Jarrett part of booth trio, Wallace to be analyst on NASCAR Countdown

Former Cup champion Dale Jarrett will replace Rusty Wallace
in the booth this season for ESPN's NASCAR coverage, and
Wallace will become the lead analyst for the network's studio

Jarrett, who won the Cup title in 1999, will compete in the first five races this season before retiring. It will be a high school reunion of sorts in the booth, with Jarrett, lead announcer Dr. Jerry Punch and Andy Petree -- all of whom attended Newton-Conover High School in North Carolina -- calling the races.

Jarrett was a booth analyst for 10 Nationwide Series ESPN race telecasts last year and worked several Sprint Cup races as a guest analyst on NASCAR Countdown, the program that precedes all NASCAR telecasts.

Wallace, the 1989 Cup champion, will be the analyst for an enhanced NASCAR Countdown. He also will appear on NASCAR Now, ESPN's daily NASCAR news and information show, and will call several race telecasts in place of Jarrett. Wallace, who retired from racing in 2005, was an analyst for ESPN's IndyCar Series coverage in 2006, and moved into the NASCAR booth last season.

"We were pleased to have Dale with us in a limited role last year and look forward to his participation on a regular basis," said Norby Williamson, ESPN executive vice president, studio and event production. "Rusty's enthusiasm, team spirit and knowledge make him an invaluable contributor to our coverage. These champion drivers in their new roles add tremendously to ESPN's championship team for our second year back in NASCAR."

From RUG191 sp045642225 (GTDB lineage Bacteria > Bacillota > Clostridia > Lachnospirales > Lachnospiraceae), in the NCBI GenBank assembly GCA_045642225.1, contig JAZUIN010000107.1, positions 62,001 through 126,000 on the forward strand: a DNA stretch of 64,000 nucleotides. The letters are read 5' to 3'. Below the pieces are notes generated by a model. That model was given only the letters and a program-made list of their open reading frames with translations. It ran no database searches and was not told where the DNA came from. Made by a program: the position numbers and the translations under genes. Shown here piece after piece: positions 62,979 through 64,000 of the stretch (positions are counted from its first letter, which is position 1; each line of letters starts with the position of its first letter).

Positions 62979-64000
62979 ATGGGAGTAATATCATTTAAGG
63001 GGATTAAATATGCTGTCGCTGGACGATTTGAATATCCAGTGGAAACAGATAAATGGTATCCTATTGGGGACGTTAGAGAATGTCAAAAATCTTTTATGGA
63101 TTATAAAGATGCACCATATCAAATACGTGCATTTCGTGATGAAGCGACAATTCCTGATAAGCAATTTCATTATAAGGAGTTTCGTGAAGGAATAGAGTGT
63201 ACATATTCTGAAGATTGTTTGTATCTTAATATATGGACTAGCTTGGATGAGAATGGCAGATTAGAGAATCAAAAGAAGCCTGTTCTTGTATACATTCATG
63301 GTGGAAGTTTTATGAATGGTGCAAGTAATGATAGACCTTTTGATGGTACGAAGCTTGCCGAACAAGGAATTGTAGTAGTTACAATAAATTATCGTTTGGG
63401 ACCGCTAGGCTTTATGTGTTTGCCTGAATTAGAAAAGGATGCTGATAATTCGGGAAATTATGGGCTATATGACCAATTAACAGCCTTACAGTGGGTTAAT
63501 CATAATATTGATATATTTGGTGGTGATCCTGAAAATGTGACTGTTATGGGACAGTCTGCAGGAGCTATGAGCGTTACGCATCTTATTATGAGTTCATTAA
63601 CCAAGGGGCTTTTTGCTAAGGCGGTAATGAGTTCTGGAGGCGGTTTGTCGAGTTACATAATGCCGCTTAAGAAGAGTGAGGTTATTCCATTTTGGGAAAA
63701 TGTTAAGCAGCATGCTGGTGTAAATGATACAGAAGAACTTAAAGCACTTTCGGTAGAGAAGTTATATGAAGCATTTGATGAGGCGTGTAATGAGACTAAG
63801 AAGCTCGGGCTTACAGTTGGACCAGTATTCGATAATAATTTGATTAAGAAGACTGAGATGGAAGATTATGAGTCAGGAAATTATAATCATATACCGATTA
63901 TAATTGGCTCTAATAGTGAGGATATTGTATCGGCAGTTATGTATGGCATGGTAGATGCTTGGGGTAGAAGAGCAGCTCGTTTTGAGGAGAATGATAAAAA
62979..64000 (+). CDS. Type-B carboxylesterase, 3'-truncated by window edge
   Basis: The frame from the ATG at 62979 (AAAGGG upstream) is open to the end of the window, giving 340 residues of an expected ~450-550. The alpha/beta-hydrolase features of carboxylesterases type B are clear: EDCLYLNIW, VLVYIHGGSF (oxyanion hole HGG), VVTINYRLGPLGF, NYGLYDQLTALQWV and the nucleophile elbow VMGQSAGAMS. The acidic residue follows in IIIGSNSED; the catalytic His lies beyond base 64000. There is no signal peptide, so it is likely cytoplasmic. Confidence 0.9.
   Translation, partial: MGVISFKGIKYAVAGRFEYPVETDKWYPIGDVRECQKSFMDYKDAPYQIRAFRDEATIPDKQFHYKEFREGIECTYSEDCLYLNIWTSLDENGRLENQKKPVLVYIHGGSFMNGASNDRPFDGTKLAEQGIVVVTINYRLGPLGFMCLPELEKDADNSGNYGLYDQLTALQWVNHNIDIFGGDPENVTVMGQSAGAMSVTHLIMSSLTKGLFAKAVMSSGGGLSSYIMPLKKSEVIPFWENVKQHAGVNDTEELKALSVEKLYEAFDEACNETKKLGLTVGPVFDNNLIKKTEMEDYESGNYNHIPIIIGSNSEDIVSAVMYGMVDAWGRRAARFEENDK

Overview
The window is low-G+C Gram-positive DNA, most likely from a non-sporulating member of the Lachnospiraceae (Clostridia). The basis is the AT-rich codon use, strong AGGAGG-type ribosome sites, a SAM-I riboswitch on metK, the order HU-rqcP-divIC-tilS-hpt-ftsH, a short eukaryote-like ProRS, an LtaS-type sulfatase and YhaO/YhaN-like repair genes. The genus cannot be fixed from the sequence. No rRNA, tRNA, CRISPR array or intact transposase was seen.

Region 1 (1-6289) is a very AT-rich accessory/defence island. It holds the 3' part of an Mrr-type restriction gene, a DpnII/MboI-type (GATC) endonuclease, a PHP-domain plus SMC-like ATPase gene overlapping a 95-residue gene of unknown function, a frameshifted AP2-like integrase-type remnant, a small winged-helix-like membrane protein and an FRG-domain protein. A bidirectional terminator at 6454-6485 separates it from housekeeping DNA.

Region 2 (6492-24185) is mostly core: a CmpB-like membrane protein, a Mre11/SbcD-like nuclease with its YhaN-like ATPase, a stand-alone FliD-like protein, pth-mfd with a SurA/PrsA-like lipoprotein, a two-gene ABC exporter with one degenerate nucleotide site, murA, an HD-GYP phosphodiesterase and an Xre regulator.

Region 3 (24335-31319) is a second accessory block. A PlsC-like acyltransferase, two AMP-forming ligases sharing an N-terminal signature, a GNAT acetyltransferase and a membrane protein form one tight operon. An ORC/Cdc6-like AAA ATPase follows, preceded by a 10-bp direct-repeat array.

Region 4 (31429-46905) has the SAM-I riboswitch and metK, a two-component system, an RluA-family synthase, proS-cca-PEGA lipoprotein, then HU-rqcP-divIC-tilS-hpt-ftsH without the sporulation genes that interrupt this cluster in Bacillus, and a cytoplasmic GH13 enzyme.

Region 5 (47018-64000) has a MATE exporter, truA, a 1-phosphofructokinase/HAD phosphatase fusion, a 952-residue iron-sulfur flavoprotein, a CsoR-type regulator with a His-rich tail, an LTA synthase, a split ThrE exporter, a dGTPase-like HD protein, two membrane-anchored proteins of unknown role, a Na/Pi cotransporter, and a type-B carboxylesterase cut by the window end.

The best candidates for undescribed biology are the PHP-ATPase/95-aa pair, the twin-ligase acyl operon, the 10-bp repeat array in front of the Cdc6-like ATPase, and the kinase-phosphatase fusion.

Jarrett is not the first in his family to go into announcing after racing. His father, Ned, was a two-time Cup champion was part of ESPN's crew from
1988 to 2000 and became one of the most respected analysts in NASCAR. He offered his son advice when he began dabbling in the
booth last season.

"He told me to relax and just talk like I do," Dale Jarrett said last summer. "I think that's the thing I always loved about
my dad, he never tried to be somebody that he wasn't. And I can't
be somebody else if I tried. So he just told me to relax and have
fun with it."

In other moves, Allen Bestwick will host NASCAR Countdown, joining Wallace
and analyst Brad Daugherty on the pre-race program.

Nicole Manske has been hired to host NASCAR Now, which returns to the air Feb. 4 on ESPN2, and will share the job with Bestwick and
Ryan Burr.

In addition, Shannon Spake was promoted to full-time pit
reporter to replace Bestwick. She'll be joined on pit road by
returnees Dave Burns, Jamie Little and Mike Massaro.

ESPN will cover all 35 Nationwide Series races this season and the final 17 Sprint Cup races of the season.

Information from the Associated Press was used in this report.